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BACHUE "A Certain Smile" Culburnie Records CUL114D

Bachue (pronounced Bash-ooey) are a duo comprised of Corrina Hewat on harp and vocals and David Milligan on piano and guitar. They've joined forces here with guest musicians including Phil Bancroft on sax and Brian Shiels on bass, plus Davy Cattanach adding some percussion and Horse McDonald filling in on vocal harmonies.

Touted as a fusion of folk and jazz, I wasn't quite sure what to expect when I started up the CD. One day some wag will fuse traditional music and be-bop, just to prove it can be done. The result in this case is a mellow, smooth, sexy blend, with a touch of Brubeck. Many of the arrangements feature traditional tunes that have been tastefully spiced up with jazzy chords and an extra dash of swing. In addition, there are some great pieces penned by Hewat, Milligan and others. My favourite is a Hewat composition called "The Phrayes". It's a lovely, wandering melody with a fluctuating modality, hinting at both traditional and jazz styles. They wisely stuck to a simple combination of tenor sax, harp and piano, letting the melody evolve and breathe without a lot of fussy artificial orchestration. The full, slightly dissonant chords sit surprisingly well on the Scottish harp, and the warm gravelly voice of the sax makes a delightful contrast to its ringing tone.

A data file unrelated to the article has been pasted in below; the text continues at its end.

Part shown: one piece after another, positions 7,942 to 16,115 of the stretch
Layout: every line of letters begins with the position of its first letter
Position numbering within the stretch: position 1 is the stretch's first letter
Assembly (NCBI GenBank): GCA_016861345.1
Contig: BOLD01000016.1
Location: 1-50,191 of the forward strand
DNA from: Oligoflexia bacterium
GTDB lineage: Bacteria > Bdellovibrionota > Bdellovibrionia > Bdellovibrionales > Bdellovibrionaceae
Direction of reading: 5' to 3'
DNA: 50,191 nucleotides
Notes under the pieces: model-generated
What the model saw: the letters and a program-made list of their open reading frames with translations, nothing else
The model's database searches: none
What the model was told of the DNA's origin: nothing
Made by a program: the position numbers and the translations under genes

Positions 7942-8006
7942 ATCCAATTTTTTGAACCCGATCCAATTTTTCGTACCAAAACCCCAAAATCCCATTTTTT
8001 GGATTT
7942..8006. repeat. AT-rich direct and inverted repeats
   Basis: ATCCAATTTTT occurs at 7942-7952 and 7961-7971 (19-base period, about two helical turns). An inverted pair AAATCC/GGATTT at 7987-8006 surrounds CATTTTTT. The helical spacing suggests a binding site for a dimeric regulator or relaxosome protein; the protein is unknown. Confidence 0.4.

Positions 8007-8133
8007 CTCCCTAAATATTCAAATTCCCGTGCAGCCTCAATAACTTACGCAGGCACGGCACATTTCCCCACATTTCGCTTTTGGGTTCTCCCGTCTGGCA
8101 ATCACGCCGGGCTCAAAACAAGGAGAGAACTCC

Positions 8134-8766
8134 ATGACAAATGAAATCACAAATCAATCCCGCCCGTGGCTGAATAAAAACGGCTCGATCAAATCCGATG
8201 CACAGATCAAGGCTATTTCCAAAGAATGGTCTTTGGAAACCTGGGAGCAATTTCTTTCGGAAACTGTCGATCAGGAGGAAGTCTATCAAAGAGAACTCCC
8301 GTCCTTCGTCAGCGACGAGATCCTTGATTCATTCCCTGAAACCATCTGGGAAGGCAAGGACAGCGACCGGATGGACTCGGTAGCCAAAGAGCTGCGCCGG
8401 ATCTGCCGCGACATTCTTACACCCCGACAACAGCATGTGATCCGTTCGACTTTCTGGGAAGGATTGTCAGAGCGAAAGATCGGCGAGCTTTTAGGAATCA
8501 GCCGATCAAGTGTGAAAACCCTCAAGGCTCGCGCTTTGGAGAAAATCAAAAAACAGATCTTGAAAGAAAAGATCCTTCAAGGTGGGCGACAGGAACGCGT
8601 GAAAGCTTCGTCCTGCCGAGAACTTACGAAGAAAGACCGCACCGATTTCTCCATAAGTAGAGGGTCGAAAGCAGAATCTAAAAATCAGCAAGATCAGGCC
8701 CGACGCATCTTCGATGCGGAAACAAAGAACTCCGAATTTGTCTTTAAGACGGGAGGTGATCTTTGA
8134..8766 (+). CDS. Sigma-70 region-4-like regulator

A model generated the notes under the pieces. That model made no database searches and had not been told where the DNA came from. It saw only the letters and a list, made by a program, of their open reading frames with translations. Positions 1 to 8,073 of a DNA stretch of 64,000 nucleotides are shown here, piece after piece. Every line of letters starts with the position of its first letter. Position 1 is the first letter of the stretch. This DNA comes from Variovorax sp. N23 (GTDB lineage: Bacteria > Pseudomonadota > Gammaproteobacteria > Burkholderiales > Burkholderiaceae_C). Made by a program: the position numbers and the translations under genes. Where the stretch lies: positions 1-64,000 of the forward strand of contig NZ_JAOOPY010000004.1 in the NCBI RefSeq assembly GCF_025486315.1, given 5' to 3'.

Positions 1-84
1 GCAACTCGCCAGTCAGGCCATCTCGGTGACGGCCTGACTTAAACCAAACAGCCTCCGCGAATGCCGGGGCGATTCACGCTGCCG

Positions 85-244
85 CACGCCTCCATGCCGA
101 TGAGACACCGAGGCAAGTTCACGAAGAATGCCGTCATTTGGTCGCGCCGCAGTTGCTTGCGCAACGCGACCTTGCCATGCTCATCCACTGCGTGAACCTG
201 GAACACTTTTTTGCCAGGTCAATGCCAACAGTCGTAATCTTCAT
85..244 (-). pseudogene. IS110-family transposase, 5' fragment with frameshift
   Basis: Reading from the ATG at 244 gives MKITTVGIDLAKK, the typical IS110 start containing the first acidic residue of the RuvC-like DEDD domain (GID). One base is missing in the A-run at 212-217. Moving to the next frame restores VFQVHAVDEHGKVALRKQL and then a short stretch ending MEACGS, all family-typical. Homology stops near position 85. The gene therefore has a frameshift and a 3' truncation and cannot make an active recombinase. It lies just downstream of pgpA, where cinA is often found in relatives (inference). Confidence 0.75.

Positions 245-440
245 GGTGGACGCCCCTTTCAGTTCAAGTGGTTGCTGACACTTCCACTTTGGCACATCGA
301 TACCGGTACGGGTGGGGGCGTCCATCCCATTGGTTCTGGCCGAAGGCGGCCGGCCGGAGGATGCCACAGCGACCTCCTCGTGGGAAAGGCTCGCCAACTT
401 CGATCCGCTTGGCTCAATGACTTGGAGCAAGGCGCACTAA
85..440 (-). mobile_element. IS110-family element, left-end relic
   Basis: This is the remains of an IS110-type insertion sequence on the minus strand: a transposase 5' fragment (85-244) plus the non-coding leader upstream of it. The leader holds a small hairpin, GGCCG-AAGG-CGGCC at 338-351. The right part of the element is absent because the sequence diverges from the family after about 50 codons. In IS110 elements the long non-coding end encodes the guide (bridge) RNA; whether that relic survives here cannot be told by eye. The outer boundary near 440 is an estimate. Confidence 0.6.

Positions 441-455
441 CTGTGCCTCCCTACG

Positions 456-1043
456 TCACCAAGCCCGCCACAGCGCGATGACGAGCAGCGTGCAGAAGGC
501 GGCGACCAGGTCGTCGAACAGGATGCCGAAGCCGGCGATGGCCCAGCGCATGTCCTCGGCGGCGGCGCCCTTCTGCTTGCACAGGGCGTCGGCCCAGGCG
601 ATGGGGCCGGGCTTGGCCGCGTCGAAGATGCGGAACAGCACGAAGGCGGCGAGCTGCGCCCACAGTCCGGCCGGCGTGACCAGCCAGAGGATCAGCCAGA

Hewat's vocals are cool and light, like something you might hear in a smokey, dark club in Greenwich Village. A fine example of this is her rendition of "If I Were a Blackbird". This version of the traditional Irish song opens with a syncopated riff on the acoustic bass, followed by a lush piano intro. Interpreted as a jazz waltz, the song flows along with well-placed pauses in the vocal lines for instrumental fills. You might think that combining harp and piano would be too much of a good thing. But David Milligan's gentle touch makes for moments where the blend is so fine that it's almost magical. This is especially apparent on track ten, a set of newly composed tunes they call "Plums". The harp, with its brighter sound often takes the melody, sweetly shadowed by the piano. Usually the mix is very well handled, though at times, I would have liked a bit more piano. Some folks prefer their music a bit more rough-edged than this, but even the most die-hard jigs-and- reels fan needs to relax now and again. This sultry recording is for those quiet moments when you want to unwind, not get wound up.

Elaine Bradtke

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This album was reviewed in Issue 33 of The Living Tradition magazine.